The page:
[Lilium davidii var. unicolor]
This lily is native to mountainous regions from northwestern China south as far as Yunan. They are also found in the far northeastern tribal regions of India as well as Bhutan and Tibet. This lily, growing to about 5 feet tall, produces crisp sweet edible bulbs up to 1-3/4 inches diameter. These are used in stir fries and in various other ways. The flowers are not aromatic, so are not used for food. The center for cultivation of this lily is around the city of Lanzhou in the Gansu province of northwest China. This is not the lily used to make dried lily buds called "Golden Needles". That one is actually in the Asparagus order. Photo by Darm Crook contributed to the Public Domain .
More on the Liliaceae
Lily Bulbs - [Bai He (China)]
Buying: These are now fairly easy to find in Asian markets serving a Chinese community. They are packed 4 to a small vacuum pack bag. They weigh about 1 ounce each, so a 4 ounce package. The photo specimens were purchased from a large Asian market in Los Angeles (San Gabriel) for 2016 US $1.99 per package, or about $7.96 per pound. The package has two bulbs behind a clear window and two bulbs hidden by color and writing. Always squeeze the invisible ones to make sure they're firm.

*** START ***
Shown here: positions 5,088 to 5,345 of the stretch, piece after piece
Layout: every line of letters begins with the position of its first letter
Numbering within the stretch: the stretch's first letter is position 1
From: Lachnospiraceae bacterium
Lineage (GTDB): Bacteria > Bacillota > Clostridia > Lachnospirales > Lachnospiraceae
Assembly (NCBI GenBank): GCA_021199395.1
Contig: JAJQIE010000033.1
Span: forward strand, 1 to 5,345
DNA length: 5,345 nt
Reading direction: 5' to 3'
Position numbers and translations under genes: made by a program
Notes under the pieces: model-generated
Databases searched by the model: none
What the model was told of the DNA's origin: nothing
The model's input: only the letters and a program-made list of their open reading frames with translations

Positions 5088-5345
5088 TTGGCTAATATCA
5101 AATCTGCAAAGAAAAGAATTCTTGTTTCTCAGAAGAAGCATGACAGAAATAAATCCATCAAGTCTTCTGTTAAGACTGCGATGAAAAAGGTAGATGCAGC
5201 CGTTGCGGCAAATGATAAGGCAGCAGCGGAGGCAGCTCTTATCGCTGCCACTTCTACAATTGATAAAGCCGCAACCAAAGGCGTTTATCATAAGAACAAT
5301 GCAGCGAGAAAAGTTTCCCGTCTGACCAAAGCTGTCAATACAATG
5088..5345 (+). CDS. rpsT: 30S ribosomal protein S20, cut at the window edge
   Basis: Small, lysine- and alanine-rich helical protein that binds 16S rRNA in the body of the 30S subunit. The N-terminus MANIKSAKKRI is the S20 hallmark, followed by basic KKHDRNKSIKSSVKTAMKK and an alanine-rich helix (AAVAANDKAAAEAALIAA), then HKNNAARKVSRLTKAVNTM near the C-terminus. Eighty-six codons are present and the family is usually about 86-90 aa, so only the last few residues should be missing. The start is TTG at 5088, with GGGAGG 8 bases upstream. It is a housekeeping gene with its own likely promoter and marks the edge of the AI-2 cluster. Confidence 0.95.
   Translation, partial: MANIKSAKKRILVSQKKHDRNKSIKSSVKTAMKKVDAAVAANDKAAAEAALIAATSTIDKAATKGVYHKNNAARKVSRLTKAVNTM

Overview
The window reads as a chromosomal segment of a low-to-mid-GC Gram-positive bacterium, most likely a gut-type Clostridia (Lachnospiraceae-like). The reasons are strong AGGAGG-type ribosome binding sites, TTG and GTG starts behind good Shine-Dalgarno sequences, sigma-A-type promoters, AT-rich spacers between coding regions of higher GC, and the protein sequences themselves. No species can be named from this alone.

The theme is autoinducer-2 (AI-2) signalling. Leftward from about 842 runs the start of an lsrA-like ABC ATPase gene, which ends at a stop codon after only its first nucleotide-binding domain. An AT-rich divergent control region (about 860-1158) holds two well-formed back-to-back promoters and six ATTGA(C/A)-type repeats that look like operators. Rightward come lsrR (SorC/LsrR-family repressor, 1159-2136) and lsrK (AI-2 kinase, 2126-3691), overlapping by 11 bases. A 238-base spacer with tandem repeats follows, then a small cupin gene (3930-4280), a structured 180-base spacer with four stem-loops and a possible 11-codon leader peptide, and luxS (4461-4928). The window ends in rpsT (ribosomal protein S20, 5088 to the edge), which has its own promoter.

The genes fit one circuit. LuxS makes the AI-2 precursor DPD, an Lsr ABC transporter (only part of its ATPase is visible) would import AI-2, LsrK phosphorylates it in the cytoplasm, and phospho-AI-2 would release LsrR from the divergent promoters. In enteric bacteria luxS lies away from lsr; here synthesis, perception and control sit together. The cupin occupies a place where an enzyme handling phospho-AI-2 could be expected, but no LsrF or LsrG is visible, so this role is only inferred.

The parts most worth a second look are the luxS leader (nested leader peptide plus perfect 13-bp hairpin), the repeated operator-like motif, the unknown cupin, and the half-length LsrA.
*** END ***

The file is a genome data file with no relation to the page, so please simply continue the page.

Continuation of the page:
Prep: Separate the bulb into its separate petals and pinch off any discoloration. They will always be brown at the stem end of the petals. Keep in cold water until needed.
Cooking: The petals should be rather minimally cooked and should remain crunchy. If overcooked they lose their sweetness and become starchy.
Growing: These lilies grow easily in most temperate
climates. Bulbs with some root threads at the bottom can be planted.
They will produce as many as 20 orange flowers per plant, and spread